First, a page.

Participated in a "Coffee & Conversation" hosted by the Indy IABC after work today at the local Stir Crazy. (I don't know how their coffee is, but they have great chicken potstickers.) The topic of the day was incorporating Twitter into business. The dozen participants ran the gamut of Twitter experience — from those who hadn't created a Twitter account yet to those who've been tweeting since 2007. I haven't been using Twitter long, so I had something to learn. Here are a few thoughts and ideas that came up concerning how one can make Twitter a more useful tool:
(If you aren't at all interested in social media or social marketing, or if you're a Twitter pro, or if you don't have a cell phone and you have to go to the library whenever you need to use a computer, you've probably already stopped reading. If you haven't stop now.)
These are admittedly random, as group conversations often are, and they certainly aren't comprehensive to any stretch of the imagination.
I liked this idea: One gent tracked his retweets by creating a new shortened URL whenever he retweeted someone. By comparing the tracking on his retweet URLs to tracking on the original URL, he discovered that links in retweets often garnered more traffic than the original tweets. From a business perspective, this points to the idea that, with Twitter, your customers can be your best advertisers. People are more likely to look at something if someone who isn't trying to make money off of you sends you a link. Self-promotion can get you only so far.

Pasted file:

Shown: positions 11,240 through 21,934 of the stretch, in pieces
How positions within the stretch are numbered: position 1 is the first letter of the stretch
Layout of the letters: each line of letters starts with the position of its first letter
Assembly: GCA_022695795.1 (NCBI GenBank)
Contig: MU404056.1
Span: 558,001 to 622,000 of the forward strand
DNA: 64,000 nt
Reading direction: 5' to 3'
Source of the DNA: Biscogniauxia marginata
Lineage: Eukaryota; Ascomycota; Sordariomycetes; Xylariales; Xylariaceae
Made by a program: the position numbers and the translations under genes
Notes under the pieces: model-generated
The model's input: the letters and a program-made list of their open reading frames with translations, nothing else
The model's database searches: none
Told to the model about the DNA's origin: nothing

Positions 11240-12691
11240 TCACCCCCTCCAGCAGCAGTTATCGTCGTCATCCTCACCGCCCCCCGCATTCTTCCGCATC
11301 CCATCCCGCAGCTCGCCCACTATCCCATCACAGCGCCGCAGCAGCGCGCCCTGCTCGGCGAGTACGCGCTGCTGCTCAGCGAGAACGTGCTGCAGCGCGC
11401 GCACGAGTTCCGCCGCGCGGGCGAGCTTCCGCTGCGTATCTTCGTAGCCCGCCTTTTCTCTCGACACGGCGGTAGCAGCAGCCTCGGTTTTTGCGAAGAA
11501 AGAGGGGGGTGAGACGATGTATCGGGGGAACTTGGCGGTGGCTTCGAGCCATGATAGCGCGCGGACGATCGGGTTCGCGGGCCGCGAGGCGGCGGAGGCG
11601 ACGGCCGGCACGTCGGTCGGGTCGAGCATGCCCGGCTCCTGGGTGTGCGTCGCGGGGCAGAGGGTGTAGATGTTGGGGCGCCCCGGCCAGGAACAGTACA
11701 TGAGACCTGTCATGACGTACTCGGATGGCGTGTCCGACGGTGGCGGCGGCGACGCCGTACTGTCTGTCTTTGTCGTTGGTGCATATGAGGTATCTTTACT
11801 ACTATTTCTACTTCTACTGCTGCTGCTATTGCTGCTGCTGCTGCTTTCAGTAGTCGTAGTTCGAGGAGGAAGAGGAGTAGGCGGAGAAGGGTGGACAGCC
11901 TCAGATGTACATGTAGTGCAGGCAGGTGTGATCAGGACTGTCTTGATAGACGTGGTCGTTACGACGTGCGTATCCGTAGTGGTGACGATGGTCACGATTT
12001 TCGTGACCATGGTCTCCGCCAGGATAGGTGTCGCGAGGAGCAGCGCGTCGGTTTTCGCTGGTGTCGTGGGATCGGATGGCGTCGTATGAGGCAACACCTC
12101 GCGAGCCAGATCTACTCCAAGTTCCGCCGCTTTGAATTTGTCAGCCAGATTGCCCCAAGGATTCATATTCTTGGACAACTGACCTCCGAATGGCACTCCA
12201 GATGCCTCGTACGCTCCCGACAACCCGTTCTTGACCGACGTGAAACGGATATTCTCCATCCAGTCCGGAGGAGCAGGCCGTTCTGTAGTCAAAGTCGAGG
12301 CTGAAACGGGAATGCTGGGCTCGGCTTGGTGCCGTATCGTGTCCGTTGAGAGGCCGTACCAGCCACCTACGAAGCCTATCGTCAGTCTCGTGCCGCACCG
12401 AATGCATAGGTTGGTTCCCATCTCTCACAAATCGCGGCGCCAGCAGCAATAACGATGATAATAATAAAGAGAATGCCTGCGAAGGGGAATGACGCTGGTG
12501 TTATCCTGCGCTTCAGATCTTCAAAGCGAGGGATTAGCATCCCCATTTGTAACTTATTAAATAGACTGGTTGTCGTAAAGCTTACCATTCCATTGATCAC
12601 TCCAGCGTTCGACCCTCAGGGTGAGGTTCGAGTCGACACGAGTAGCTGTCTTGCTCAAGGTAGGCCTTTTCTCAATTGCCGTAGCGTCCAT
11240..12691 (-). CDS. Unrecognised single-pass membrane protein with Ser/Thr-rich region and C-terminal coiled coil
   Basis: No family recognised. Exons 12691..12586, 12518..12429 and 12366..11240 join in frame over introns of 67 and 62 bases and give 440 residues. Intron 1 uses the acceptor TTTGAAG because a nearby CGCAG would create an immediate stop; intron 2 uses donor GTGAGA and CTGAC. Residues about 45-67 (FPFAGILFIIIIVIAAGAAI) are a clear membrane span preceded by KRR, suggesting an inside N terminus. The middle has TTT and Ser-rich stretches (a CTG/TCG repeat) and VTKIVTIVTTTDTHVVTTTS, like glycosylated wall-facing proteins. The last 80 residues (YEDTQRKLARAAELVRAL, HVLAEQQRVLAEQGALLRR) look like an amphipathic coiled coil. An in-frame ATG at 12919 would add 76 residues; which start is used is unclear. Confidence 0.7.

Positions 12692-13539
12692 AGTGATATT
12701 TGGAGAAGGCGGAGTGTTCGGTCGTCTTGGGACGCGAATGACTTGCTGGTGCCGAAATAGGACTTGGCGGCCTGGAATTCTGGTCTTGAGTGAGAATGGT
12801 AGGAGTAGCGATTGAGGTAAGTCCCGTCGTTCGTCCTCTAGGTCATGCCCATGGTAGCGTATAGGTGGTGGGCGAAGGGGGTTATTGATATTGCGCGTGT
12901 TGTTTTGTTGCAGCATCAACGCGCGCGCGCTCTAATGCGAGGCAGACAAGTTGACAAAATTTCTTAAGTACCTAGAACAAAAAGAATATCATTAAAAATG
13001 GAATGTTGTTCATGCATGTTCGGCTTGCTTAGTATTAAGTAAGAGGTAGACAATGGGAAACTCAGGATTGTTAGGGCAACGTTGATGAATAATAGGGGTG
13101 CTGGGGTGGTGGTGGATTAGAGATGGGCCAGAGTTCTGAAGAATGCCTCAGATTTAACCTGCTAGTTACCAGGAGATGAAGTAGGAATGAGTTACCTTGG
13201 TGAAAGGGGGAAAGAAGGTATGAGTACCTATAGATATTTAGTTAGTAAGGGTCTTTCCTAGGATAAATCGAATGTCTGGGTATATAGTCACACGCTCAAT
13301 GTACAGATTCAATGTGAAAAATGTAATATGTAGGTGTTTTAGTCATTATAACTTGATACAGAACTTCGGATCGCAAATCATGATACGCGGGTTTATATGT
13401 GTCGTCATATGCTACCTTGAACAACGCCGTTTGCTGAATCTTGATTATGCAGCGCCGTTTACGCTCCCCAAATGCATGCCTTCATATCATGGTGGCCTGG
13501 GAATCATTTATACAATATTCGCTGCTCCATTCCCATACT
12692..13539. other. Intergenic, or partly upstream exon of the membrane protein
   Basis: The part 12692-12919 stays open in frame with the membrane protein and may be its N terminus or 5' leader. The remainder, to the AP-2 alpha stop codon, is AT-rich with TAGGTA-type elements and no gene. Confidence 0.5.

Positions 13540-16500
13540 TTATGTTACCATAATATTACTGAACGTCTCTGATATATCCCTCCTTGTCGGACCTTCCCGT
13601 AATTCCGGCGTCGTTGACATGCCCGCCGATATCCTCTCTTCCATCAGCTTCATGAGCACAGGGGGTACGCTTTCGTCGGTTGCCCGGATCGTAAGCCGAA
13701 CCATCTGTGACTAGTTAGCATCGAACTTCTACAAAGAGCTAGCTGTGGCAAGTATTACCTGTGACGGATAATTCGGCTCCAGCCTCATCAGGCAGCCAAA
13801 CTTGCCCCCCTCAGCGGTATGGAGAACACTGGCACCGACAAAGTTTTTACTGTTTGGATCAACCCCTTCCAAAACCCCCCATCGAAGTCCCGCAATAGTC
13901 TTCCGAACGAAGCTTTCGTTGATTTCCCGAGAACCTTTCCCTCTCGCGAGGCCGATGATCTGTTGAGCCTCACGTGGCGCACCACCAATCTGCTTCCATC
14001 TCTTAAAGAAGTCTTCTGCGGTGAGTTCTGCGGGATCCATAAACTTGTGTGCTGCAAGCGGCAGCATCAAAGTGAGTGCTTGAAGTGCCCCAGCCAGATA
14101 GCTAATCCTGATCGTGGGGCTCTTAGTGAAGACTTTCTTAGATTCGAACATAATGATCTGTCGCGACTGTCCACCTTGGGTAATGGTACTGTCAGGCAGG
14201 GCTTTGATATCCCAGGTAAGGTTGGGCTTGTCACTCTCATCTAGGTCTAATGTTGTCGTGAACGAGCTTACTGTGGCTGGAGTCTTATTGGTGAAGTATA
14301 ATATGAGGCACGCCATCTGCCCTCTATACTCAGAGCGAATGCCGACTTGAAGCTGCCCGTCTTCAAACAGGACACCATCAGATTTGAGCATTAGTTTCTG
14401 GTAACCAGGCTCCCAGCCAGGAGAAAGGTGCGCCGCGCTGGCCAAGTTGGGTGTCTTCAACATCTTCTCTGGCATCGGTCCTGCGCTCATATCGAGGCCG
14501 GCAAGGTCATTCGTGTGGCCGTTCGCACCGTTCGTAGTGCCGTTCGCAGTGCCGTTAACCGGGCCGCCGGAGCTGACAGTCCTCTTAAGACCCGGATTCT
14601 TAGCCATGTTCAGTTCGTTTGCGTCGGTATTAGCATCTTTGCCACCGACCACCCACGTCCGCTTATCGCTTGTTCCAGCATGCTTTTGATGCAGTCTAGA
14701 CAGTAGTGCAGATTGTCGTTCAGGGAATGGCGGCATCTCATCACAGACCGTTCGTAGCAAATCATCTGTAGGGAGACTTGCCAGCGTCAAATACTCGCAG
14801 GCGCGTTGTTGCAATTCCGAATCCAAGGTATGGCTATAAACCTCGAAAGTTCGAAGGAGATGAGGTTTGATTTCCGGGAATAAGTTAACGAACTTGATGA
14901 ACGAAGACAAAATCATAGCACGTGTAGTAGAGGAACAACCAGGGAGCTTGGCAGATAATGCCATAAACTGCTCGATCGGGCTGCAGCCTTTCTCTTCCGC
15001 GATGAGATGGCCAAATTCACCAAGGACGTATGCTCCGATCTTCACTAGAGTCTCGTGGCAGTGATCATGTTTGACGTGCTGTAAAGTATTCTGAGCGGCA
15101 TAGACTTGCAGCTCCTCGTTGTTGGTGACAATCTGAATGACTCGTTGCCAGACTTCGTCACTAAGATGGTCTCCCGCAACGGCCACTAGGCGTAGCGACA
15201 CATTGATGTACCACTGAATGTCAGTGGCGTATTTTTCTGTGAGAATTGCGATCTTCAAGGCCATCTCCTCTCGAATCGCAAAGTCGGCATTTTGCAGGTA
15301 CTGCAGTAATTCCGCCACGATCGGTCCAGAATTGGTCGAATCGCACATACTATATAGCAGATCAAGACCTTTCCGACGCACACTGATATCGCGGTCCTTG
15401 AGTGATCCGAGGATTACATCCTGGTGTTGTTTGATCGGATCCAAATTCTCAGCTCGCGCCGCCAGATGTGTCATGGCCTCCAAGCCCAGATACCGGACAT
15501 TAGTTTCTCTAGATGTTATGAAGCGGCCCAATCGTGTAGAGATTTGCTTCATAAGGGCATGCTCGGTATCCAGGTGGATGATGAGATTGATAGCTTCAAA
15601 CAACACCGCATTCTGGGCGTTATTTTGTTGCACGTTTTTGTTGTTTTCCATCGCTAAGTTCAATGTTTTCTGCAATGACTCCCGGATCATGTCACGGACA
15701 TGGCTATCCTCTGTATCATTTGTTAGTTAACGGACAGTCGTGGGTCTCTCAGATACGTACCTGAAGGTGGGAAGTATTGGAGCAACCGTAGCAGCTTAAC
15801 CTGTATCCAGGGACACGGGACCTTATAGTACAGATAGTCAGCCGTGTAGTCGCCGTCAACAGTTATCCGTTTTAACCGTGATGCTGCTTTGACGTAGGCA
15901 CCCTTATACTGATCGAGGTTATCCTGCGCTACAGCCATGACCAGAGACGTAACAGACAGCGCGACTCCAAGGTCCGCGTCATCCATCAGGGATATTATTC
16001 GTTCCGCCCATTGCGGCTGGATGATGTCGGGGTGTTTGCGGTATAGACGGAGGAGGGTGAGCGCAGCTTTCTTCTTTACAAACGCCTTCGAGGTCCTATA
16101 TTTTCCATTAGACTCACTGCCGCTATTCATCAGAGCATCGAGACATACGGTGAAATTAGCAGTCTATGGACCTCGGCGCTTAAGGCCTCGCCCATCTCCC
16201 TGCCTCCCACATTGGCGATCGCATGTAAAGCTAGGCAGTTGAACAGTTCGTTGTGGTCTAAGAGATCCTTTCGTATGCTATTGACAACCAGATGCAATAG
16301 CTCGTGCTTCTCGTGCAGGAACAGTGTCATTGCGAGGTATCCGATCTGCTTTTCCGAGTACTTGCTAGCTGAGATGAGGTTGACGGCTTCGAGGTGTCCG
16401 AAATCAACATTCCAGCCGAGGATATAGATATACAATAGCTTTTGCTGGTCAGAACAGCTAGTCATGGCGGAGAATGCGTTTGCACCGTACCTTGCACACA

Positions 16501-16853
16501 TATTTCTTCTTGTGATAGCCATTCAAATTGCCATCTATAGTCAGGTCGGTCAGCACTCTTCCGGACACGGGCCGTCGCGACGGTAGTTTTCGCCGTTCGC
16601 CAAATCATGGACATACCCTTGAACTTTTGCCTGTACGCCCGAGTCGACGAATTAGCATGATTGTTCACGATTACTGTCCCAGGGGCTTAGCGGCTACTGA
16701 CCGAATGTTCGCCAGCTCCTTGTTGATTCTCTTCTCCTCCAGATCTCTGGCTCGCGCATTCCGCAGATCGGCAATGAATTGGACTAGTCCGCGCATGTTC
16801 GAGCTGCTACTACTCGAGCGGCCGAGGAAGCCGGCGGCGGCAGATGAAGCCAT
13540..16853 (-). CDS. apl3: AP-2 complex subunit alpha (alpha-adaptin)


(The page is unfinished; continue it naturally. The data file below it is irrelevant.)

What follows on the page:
What you can do with your Twitterfeed
If you have a business Twitterfeed, why not stream it to your home page? It's a simple widget that you can add with minimal customization, and it will further humanize your brand/business, create a more dynamic site, and make your customers part of what's going on.
Easy way to get involved in conversations
Just search for a question mark! You'll end up with a whole bunch of tweeted questions. Just reply and join the conversation!
The difference between replies and mentions
This is probably just a sign of my ignorance and relative inexperience, but new Twitter users might appreciate someone putting this in print: If you just tack an @username in a message, it's a mention, and it appears with a link to that person's Twitter page. Only slightly different is if you use the Reply button. It appears the same as just adding an @username, but under your tweet is an "in reply to" link that will take you to the original tweet that you replied to. This link lets you see what a person was actually replying to.
Building a social marketing campaign
An important part of a social marketing campaign is figuring out how you're going to measure success. Is it the number of links back to your site? Is it the number of followers? The number of retweets? Are you using Twitter for marketing or PR? There's no wrong answer here, just questions that need to be answered in the earlier stages of creating a social marketing campaign.